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In the Shadow Of The Storm by Anna Belfrage – a review

In The Shadow of The Storm: Book 1 of The King’s Greatest Enemy

I have to admit to a degree of worry as I started to read this new book, because I am a great fan of Ms Belfrage’s Graham Saga.

My first worry was that it wasn’t going to be as good – and my second was that it was going to be Alex and Matthew in the 14th century: a trap that many successful authors fall into, of replicating carbon copies of their successful characters in another period of history.
Well, I needn’t have worried on either head.

I am very fond of Alex and Matthew Graham, but there is always – in my reading – that element of tension in their relationship. With Adam and Kit, despite the somewhat – unusual – beginning of their marriage, there is never any doubt for me that no matter how tumultous this period of history is, their love is solid. This is not, I don’t think, a will-they won’t-they story, set against a faintly-drawn generic historical background. It’s a story of will Fate let them, in what has to be one of the most violent, tumultous, passionate, uninhibited periods of English history. A man and a woman, who find each other, and are determined that conflicting loyalty, intrigue, and murder will not come between them.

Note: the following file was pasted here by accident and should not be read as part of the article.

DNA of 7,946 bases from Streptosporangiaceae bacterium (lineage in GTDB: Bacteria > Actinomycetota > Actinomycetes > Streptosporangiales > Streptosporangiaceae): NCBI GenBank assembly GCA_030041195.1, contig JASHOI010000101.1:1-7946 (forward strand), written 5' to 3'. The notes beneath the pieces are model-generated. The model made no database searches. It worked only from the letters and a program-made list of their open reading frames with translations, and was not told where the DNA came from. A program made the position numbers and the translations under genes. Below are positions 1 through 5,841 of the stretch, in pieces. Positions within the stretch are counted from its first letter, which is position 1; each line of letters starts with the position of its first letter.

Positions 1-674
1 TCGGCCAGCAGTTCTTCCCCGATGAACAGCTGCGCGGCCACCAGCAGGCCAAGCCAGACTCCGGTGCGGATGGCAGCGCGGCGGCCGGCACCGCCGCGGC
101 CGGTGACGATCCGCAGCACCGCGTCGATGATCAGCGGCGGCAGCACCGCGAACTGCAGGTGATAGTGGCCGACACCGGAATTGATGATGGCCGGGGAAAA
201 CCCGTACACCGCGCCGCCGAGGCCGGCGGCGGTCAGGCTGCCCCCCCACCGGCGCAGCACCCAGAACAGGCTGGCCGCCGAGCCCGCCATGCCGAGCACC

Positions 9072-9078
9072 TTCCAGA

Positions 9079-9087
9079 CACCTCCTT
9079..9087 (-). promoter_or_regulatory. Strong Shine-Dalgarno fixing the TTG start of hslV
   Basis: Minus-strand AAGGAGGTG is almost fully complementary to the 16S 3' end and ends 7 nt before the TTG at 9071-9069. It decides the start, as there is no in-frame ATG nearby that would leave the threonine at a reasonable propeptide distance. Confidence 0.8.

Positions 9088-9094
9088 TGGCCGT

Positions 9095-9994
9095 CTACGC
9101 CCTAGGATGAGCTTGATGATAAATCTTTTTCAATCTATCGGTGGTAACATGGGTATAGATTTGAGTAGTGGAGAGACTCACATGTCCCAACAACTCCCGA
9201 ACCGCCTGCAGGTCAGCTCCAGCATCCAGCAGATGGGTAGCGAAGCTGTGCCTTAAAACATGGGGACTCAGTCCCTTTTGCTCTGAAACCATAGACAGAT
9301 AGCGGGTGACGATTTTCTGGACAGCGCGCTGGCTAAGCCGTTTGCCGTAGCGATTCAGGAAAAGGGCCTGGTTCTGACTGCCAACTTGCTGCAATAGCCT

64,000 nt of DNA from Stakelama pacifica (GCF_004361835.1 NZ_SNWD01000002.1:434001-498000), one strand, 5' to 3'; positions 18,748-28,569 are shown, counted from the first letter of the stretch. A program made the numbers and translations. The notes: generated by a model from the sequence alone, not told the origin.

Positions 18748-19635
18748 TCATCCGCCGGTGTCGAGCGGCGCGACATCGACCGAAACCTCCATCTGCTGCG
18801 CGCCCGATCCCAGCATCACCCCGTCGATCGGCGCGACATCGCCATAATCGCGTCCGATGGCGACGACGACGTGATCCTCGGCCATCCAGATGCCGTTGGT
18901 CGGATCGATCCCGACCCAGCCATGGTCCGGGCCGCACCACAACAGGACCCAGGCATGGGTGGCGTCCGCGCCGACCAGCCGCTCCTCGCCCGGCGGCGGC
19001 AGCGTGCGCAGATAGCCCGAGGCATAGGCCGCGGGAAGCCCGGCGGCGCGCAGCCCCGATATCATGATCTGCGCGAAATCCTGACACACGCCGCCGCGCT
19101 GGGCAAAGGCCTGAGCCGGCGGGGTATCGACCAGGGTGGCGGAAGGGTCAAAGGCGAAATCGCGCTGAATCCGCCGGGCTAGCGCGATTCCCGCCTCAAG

Be not misled, gentle reader. We are not in the realms of courtly love here. We are dealing with a real and passionate period, where a brutal punishment can be meted out to a man in scenes of graphic savagery, and a woman be poisoned to death by her own family – and where the same man who raises a sword with violent skill, can make love to his wife with kindness and tenderness.
We are also dealing with a very accomplished author, who can describe love as well as pain with skill and empathy.

I thoroughly enjoyed this book. Alex and Matthew are very much a self-contained unit, but Kit de Courcy and Adam de Guirande are a fantastically-drawn pair of lovers enmeshed in a complicated political and social web. And a well-researched, authentic, believable one, that feels as right to the reader as a warm wool surcote.

Be warned: there is a considerable amount of brutality in this book. The Welsh Marches in 1321 were a place of unpredictable political allegiances, where a wise man keeps an eye on the main chance. Not a period where an author should tread, without a considerable amount of background research, and certainly not a period where an author who fears to describe spilled blood should go. (Just as well this author fears neither.)

I scent a long and happy relationship for this reader, with the de Guirandes….

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